I’ve blanked out the rest but from odd traumatic night time flash backs I can tell you that my father reached the conclusion after making money in round 2 that buying any painting for any amount of money was bound to yield him a profit and so bid on everything for ridiculous sums until he was impoverished once more. My mother continued her strategy of ignoring paintings proffered by others and bidding solely (and aggressively) on the paintings she placed on the table herself. My sister ended every round as soon as she could and had exactly the same amount of money at the end of the game as she had at the start. My wife won. Nobody enjoyed it. The insults and criticisms rained down on me.

And the dinner was burnt.

And so we have at least three people who will never play a board game again. And who is to blame for this? You! Board Game Geek. You should all be ashamed of yourselves – if you’d told me about Ticket to Ride none of this would have happened.




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Ron Pfeiffer
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OUCH! Either you need:
a new mother, father and sister...... Chance = 0%
a different game...chance= 0% especially after what happened yuk
a different Holiday ......chance= 0% cry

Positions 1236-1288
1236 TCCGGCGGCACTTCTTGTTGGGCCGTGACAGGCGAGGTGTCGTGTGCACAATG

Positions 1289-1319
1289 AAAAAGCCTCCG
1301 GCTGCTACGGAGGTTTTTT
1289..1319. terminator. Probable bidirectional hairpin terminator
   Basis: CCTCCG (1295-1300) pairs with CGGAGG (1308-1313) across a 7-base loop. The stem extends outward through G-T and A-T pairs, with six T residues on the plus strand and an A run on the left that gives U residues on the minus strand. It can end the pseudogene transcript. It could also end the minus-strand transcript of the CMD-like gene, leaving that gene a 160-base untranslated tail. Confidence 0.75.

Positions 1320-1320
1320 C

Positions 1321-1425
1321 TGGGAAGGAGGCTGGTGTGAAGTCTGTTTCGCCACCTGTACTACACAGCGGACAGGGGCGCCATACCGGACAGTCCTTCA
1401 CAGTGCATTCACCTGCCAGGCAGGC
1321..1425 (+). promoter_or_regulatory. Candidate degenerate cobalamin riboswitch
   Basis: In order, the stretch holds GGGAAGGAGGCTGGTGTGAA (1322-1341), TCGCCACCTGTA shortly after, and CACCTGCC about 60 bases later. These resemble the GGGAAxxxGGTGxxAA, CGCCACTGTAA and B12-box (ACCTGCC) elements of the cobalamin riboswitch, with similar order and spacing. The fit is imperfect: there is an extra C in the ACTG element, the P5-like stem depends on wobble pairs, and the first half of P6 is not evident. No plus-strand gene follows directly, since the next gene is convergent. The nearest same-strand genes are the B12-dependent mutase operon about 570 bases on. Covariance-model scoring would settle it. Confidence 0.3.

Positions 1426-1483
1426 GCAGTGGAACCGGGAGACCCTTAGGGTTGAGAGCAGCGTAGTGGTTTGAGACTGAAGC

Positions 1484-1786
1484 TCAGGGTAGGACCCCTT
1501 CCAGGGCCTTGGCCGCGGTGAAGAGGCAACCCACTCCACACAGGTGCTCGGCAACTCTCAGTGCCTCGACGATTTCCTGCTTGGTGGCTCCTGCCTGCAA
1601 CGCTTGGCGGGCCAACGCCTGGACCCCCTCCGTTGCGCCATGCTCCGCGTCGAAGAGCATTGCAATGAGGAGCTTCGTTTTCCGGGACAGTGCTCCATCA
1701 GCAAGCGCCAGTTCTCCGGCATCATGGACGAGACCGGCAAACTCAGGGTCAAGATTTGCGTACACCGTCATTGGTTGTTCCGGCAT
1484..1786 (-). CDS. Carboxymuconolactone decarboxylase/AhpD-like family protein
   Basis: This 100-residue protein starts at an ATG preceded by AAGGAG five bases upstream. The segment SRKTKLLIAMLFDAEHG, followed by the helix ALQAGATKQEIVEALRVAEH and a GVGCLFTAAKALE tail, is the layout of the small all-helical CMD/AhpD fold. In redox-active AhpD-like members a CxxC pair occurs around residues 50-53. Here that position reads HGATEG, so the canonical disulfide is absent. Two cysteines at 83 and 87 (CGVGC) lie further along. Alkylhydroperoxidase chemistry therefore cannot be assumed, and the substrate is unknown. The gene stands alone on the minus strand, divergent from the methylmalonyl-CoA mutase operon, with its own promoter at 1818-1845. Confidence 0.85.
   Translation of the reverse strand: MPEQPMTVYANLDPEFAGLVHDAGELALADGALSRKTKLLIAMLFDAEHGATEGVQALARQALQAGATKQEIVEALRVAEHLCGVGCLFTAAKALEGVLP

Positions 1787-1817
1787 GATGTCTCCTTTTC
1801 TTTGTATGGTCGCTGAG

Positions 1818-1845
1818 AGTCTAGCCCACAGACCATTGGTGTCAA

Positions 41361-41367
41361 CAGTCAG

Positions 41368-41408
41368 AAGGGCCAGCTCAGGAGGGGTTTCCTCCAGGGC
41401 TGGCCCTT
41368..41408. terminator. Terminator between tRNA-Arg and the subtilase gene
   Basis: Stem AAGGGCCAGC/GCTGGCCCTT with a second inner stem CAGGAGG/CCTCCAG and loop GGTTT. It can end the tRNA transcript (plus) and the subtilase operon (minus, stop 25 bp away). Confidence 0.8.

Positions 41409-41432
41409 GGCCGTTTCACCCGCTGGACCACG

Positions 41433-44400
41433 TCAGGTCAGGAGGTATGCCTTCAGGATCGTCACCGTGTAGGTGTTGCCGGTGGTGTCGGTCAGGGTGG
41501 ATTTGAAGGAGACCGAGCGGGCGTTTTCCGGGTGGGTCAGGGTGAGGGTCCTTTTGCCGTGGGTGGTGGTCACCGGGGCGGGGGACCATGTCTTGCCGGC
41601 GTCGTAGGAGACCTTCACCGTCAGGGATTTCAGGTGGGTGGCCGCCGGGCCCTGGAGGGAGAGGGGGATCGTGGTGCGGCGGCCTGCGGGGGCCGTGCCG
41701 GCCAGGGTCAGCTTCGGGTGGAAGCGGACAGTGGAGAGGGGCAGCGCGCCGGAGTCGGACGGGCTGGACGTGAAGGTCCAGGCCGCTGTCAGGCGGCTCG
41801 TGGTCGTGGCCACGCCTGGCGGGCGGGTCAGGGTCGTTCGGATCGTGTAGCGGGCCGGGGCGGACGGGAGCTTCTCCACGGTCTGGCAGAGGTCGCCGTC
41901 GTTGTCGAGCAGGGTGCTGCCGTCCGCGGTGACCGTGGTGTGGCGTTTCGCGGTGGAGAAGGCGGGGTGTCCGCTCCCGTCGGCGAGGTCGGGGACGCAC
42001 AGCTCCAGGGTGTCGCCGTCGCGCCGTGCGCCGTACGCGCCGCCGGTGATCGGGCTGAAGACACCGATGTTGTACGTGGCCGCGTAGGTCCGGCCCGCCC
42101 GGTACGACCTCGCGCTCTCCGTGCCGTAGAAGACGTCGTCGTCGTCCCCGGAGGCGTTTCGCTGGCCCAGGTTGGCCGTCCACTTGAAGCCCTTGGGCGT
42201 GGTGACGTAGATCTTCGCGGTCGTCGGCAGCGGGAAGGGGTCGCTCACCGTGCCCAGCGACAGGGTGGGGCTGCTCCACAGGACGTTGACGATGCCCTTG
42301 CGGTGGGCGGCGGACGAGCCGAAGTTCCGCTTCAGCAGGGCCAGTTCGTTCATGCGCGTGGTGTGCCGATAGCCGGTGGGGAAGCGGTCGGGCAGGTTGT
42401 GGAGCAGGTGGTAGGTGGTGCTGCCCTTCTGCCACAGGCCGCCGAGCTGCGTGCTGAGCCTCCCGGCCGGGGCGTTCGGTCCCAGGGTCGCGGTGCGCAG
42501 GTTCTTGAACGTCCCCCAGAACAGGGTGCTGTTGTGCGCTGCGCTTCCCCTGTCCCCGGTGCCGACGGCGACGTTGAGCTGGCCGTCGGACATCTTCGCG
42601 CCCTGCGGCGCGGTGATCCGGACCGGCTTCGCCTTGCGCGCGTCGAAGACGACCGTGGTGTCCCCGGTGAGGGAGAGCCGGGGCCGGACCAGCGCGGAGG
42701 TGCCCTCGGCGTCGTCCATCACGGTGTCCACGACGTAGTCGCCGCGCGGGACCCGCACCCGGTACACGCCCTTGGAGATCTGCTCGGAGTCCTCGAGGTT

I'd say that you should have simply suggested singing those XMAS carols that were waffing in the background, had a little punch, ate the turkey and slept on the couch. snore
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Keith Li
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Interesting story. Honestly, I don't think Ticket to Ride would make a difference. In fact, it could be worse. By the time you finished explaining the basic rules, they would probably have lost interest already. cry

No everyone can be a gamer. If they are just not interested, there is really nothing you can do. There is really no need to blame yourself, the geeks, or Modern Art. blush

Having said that, it may be a good idea to point out the maximum potential value of each art piece to first time players.
 
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Christopher Rao
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Q:When I say "lawyer" what pops into your head? A:Someone who designs games about penguins." - Dormammu
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Thanks for a very funny story. One quibbling point: If your sister never bought anything, then even if she ended every round as soon as she could how could she have made no money at all?

Cheers,
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I thought the player to the left (or right can't remember) of the player who bought the last painting started the next auction - so by bringing in the fifth painting on her turn (which never actually gets auctioned) she ended the game.

Don't tell me I taught it wrong on top of everything else. Can it be that it was all my fault after all?

 
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Christopher Rao
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Q:When I say "lawyer" what pops into your head? A:Someone who designs games about penguins." - Dormammu
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2ndinBeautyContest wrote:
I thought the player to the left (or right can't remember) of the player who bought the last painting started the next auction - so by bringing in the fifth painting on her turn (which never actually gets auctioned) she ended the game.